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Well, that’s one way to slow Mathieu van der Poel down.
Van der Poel, the prohibitive favorite to win Tuesday’s Le Samyn race in Belgium, saw his chances at victory thwarted by a shattered handlebar, which he suffered during the thrilling finale of the 205.4-kilometer race.
Images of van der Poel riding into the final kilometer of the race showed his right Shimano shifter dangling from the top bar of his broken drop handlebars. After taking a mighty pull on the front Van der Poel slowly drifted to the rear of the charging group as it sped to the line. Van der Poel’s teammate Tim Merlier won the race in a thrilling come-from-behind sprint.
After the race, images appeared online showing the broken handlebar.
“I was still very good myself, but I couldn’t put in any more force because my [handlebar] broke on that long cobblestone strip,” van der Poel told reporters after the race. “That is why I immediately said in my ear that we were going to ride for Tim Merlier. I did everything I could to paralyze the group and I am very happy that Tim finishes it.”
— Seba Close (@SebaClose) March 2, 2021
The mechanical calamity happened at perhaps the worst possible moment for van der Poel. The Dutch champion rumbled into the finale kilometers of the cobbled semi classic in perfect position — with 3.5km to go he attacked out of the diminished peloton alongside Florian Sénéchal of Deceuninck-Quick-Step on the final section of cobblestones.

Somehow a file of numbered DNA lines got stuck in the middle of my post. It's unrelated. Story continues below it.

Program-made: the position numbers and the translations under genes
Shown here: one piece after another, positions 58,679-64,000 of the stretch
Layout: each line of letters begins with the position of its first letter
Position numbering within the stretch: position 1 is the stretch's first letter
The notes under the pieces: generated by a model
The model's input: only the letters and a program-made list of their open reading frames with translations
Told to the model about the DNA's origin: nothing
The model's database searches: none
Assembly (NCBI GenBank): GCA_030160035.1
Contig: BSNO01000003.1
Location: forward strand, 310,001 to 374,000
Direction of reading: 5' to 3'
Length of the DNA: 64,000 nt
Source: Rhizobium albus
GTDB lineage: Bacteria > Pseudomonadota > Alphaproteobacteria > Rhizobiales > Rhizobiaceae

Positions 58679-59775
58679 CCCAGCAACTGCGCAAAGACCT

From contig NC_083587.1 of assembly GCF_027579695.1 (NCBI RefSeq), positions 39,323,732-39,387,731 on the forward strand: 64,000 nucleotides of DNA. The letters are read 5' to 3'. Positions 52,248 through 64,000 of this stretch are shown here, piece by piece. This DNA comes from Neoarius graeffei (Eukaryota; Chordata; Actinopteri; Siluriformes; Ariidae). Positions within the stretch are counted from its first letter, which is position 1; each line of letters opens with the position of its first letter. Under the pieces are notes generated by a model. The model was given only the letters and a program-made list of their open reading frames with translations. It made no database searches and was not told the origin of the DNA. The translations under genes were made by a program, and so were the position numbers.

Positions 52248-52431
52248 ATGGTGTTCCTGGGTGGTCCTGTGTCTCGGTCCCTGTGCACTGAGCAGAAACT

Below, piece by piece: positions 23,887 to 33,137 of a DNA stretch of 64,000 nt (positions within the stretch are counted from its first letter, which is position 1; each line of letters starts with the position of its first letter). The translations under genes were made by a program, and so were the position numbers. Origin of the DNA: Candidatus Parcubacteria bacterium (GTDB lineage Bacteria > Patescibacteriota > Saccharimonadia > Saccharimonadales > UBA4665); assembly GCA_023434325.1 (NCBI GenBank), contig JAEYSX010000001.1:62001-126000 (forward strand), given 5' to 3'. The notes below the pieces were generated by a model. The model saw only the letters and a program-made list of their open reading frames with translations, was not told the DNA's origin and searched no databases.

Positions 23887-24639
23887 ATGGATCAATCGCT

The two were eventually joined by Sep Vanmarcke (Israel Start-Up Nation) and two other riders, but with 2.3km to go van der Poel appeared to still be in a perfect position to win.
Van der Poel said that the break occurred during the cobbled section. After the riders hit the pavement it became evident that something was wrong with the Dutch champion, as he stopped pulling through. Overhead shots of the race showed van der Poel chase down an attack by Sénéchal with 2km remaining and then abruptly sit up. With 1.6km to go, cameras showed van der Poel toss a piece of the broken drop handlebar to the side of the road.
“In the last lap I jumped on everything and [Merlier] had to focus on the sprint,” van der Poel said. “We then broke away with a fairly dangerous group. It was actually silly that I had to play jammer there, but I had no other choice. If my handlebars are normal, I will of course ride along.”
The hesitation thwarted the group’s momentum, and van der Poel and his breakaway companions were quickly caught by the charging peloton.
Not to be outdone, van der Poel then sped to the front of the peloton and rode a long lead out, his left shifter awkwardly dangling from the shattered handlebar. Van der Poel unleashed the mighty effort while palming the top of the handlebar with his hands. In the end, that effort bore fruit, as van der Poel’s Alpecin-Fenix teammate Tim Merlier made a late charge to win the sprint.
The broken handlebar is the newest line item that we can add to the very short list of things that will keep Mathieu van der Poel from winning a bicycle race.